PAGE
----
Chip and Joanna Gaines, stars of the HGTV show Fixer Upper, found themselves at the center of controversy last week for their choice of church.
The devout Christian couple attend Antioch Community Church. The church’s pastor, Jimmy Seibert, “takes a hard line against same-sex marriage and promotes converting LGBT people into being straight,” according to BuzzFeed’s Kate Arthur. The BuzzFeed story created quite the stir. The Boston Globe says the flap illustrates how important reality television is to shaping how society thinks about family and society. HGTV released a statement to The Huffington Post, saying, “We don’t discriminate against members of the LGBT community in any of our shows.” Some have criticized BuzzFeed for running the article, alleging an anti-Christian bias, and Erik Bernstein, vice president for Bernstein Crisis Management, told Fox News the story was a “hit piece.”
But Chip Gaines told their fans to play nice. “I ask that people please! respect @KateAurthur,” he tweeted. And then, later, he tweeted this: “In times of trouble.. you’ll find the gaines family at church.”
In times of trouble, where do University of Texas students find themselves? Maybe in a van driven by Matthew McConaughey. The award-winning actor participated in the school’s safe rides program recently, making sure that everyone made it home after a football game safely.
He wasn’t the only celeb making headlines this weekend, of course. Musician Justin Bieber took on Instagram, saying the social network was for the devil. “We get sent to hell, we get like locked in the Instagram server,” he said during a recent concert stop.
And while actor Mark Wahlberg has no beef with Instagram, he does think that his fellow celebs should stop talking so much about politics. “A lot of Hollywood is living in a bubble,” he told Task & Purpose magazine. “They’re pretty out of touch with the common person, the everyday guy out there providing for their family.”
Speaking of the real world, Relevant Magazine’s Tiffany Rogers tells us that “Netflix Might be Ruining Your Life (Seriously).” She speaks from personal experience, saying that she was addicted to the streaming service. And over at Slate, Laura Miller argues that while violent video games might not make us more violent, they can make us more cruel. “Pain, in a video game, is nothing more than a plummeting health monitor and a red tint around the edges of the screen … ,” she writes. “How can we hope to recognize the reality of other people’s pain when we’re so intent on walking away from our own?”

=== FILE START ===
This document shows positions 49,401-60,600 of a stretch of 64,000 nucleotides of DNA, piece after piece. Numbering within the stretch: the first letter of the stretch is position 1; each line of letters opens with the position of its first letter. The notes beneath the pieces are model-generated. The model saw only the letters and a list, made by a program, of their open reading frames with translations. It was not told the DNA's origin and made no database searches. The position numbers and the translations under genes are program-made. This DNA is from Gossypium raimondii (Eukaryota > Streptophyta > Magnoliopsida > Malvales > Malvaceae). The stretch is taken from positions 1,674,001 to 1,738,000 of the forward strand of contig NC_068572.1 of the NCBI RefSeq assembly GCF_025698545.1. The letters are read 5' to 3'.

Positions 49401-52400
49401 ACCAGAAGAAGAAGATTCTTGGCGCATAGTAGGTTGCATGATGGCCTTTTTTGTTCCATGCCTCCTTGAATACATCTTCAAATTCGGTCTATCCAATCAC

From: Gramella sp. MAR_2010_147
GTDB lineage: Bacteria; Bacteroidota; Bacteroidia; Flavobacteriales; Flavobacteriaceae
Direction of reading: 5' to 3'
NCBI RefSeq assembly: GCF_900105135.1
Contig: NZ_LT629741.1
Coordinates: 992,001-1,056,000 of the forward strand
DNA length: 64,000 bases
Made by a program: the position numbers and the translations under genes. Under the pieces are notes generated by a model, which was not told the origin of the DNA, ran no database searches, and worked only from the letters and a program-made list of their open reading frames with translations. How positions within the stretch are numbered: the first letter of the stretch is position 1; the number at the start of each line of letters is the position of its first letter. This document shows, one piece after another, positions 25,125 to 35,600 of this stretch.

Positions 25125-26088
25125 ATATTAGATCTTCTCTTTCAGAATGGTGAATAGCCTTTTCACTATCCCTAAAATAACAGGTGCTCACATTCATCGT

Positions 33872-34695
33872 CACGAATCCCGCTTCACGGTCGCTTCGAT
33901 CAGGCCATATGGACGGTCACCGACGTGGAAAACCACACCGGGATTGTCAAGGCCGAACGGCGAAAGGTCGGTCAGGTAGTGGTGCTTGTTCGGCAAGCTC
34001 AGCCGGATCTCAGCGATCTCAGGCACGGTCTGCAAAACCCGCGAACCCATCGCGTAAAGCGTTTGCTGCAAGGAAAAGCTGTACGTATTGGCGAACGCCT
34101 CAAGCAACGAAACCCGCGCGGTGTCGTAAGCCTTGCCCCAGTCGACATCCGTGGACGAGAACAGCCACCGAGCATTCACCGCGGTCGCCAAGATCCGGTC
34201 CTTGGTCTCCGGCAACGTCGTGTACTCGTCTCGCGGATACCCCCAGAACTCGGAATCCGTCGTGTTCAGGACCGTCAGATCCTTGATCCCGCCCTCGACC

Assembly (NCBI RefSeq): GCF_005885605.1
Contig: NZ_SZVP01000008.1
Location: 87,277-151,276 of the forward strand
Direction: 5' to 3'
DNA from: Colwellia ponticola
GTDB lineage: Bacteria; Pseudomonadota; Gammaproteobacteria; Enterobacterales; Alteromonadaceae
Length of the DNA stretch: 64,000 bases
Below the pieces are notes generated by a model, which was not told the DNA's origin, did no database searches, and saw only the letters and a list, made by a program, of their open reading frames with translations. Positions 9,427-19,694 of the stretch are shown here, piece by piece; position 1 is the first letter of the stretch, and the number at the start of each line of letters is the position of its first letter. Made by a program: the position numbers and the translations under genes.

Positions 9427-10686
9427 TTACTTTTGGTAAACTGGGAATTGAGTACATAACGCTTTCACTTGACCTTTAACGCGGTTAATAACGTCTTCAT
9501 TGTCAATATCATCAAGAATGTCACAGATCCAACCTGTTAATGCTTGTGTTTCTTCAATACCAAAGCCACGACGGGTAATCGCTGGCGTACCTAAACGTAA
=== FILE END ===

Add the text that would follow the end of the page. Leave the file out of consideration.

But all was not gloom and doom. According to The Federalist (and Focus on the Family’s own Glenn Stanton), a recent study from the U.S. Centers for Disease Control found that teens who are virgins are healthier than those who aren’t. And even as The New York Times asked, “Can Television be Fair to Muslims?” an Amazon commercial featuring a priest and an imam fostered a real-world friendship.
Finally, we’ll leave you with this: Last week, a game called That Dragon, Cancer won the Games For Impact award at The Game Awards. But the game, created by Ryan and Amy Green, wasn’t just a pixelated diversion: It was a meditation on the Green’s own real-world experience caring for their cancer-ridden son, Joel. The little boy dies at the end of the game, just as he did in real life, and the game is filled with the Green’s own Christian faith, processing where God is in times of crisis and grief. Ryan Green gave a deeply moving acceptance speech during the awards ceremony: “You let us tell the story of my son Joel,” he said. “In the end, it was not the story we wanted to tell. But you chose to love us through our grief by being willing to stop, and to listen, and to not turn away.”
Culture Clips are compiled by Paul Asay, Adam Holz and Bob Hoose